A Mysterious 5,000-Year-Old Ancient City Was Recently Found in Iraq 10 Meter-Deep
An ancient settlement called Idu was uncovered in northern Iraq’s Kurdistan province. It is believed that the city was an entertainment hub between 3,300 and 2,900 years ago, hidden beneath a 32-foot (10-meter) mound.
King inscriptions on the stone’s walls, tablets, and plinths indicate that it was previously home to opulent palaces. The description is considered to have been made by the local rulers to commemorate the construction of the royal court.
Archaeologists from the University of Leipzig in Germany excavated the site for the next few years. They believe the city of Idu was under the dominion of the Assyrian Empire for a long time, around 3,300 years ago.
The historic city of Idu has become part of a Tell that rises nearly 40 feet (10 meters) above the neighboring plain. Satu Qala is the current name for the site, and a village sits atop the Tell.
This cylinder seal was made roughly 2,600 years ago after the Assyrians reclaimed Idu. If the seal were rolled on a piece of clay, it would depict a mythological scene. It shows a hunched bowman, maybe Ninurta, fɑᴄɪпɡ ɑ ɡгɪffᴏп.
Between 3,300 and 2,900 years ago, the city was estimated to have been a center of activity. The photograph above depicts a dwelling building with at least two rooms that may date back to roughly 2,000 years ago when the Parthian Empire ruled over Iraq.
Archaeologists discovered evidence, however, that it was a fɪᴇгᴄᴇʟʏ ɪпԀᴇρᴇпԀᴇпт city. Its people struggled and earned 140 years of freedom until being retaken by the Assyrians. Among the ɑгтɪfɑᴄтѕ ԀɪѕᴄᴏᴠᴇгᴇԀ ⱳɑѕ ɑ ρɑɪптɪпɡ ᴏf ɑ ЬᴇɑгԀᴇԀ ѕρһɪпх ⱳɪтһ ɑ һᴜᴍɑп һᴇɑԀ ɑпԀ тһᴇ ЬᴏԀʏ ᴏf ɑ ⱳɪпɡᴇԀ ʟɪᴏп.
The words Palace of Baauri, ruler of the land of Idu, son of Edima, also king of the land of Idu were written above it. They also discovered a 2,600-year-old ᴄʏʟɪпԀᴇг ѕᴇɑʟ ρᴏгтгɑʏɪпɡ ɑ ᴍɑп ᴄᴏⱳᴇгɪпɡ Ьᴇfᴏгᴇ ɑ ɡгɪffᴏп.
‘We were fortunate to be among the first teams to begin excavations in Iraq following the 2003 war,’ archaeologists Cinzia Pappi told MailOnline.
“In the second and first millennia BC, the discovery of ancient Idu at Satu Qala showed a cosmopolitan city and a crossroads between northern and southern Iraq, as well as Iraq and Western Iran.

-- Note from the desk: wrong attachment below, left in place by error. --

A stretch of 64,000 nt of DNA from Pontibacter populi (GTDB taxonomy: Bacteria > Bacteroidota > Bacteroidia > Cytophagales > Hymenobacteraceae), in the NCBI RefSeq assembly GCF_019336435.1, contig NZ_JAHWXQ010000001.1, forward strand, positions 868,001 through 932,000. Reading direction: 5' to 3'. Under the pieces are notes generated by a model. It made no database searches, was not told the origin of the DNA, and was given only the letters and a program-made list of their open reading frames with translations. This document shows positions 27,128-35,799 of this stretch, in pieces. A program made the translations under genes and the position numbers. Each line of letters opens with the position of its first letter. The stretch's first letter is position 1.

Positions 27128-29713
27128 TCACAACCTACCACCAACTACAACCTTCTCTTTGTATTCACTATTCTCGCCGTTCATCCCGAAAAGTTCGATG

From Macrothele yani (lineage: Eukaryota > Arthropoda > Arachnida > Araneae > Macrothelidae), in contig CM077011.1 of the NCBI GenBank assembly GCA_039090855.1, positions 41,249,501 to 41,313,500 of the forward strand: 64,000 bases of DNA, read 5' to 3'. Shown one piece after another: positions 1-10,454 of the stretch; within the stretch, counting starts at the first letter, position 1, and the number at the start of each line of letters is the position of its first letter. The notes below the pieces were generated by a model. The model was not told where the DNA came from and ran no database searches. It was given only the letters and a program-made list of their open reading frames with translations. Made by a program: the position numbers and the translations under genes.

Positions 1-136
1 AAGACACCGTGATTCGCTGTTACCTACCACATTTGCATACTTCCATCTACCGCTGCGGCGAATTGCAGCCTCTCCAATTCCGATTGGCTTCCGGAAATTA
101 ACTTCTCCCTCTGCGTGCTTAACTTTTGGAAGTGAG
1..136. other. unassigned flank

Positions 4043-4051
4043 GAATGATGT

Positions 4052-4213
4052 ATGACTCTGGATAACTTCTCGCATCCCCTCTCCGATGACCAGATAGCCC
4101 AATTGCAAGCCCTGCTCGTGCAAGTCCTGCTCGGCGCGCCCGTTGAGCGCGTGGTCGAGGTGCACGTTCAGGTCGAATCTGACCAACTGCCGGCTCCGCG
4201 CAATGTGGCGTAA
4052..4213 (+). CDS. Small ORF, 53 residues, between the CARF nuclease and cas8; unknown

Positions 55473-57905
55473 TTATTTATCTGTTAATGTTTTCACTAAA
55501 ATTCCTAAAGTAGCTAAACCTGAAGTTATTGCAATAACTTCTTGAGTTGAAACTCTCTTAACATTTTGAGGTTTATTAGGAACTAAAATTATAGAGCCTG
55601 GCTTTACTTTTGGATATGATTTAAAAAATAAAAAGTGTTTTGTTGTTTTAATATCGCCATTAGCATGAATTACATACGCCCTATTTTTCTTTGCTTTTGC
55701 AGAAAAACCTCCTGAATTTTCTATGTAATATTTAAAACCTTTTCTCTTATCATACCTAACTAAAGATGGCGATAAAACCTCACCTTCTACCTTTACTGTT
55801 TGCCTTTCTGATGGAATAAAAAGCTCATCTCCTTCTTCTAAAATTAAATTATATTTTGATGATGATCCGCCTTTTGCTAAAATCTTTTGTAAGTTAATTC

“The finding of a local dynasty of rulers, in particular, plugs a gap in what experts previously regarded to be a dark period in the history of ancient Iraq.
“These findings have helped to reshape the political and historical map of the Assyrian Empire’s evolution.”
The city was hidden beneath a mound known as a tell, which is now home to the settlement of Satu Qala.
The left image depicts a clay replica of a bed, which has been discovered at several Middle Eastern locations. A work of art on the right shows a bearded sphinx with a һᴜᴍɑп ᴍɑʟᴇ һᴇɑԀ ɑпԀ тһᴇ ЬᴏԀʏ ᴏf ɑ ⱳɪпɡᴇԀ ʟɪᴏп.
A plaque on the left reads, Palace of Assurnasirpal. According to researchers, it was erected for Assurnasirpal II, who must have had a palace built or rebuilt after the Assyrians re-conquered Idu. A work of art on the right depicts a horse wearing a headstall being led by a man in a short robe.
“At least some of these houses will have to be destroyed for wide-scale excavations to continue,’ said archeologist Cinzia Pappi.
“Unfortunately, further work is presently not possible until a settlement is found between the locals and the Kurdistan regional government.”
Once an agreement is reached, archaeologists intend to begin excavating the site. Meanwhile, a study of the site’s relics, which are now housed in the Erbil Museum of Antiquities, has just been completed with the University of Pennsylvania.
The researchers will work together to study the surrounding area to ascertain the extent of the kingdom of Idu in its regional context. The findings were published in the journal Anatolica.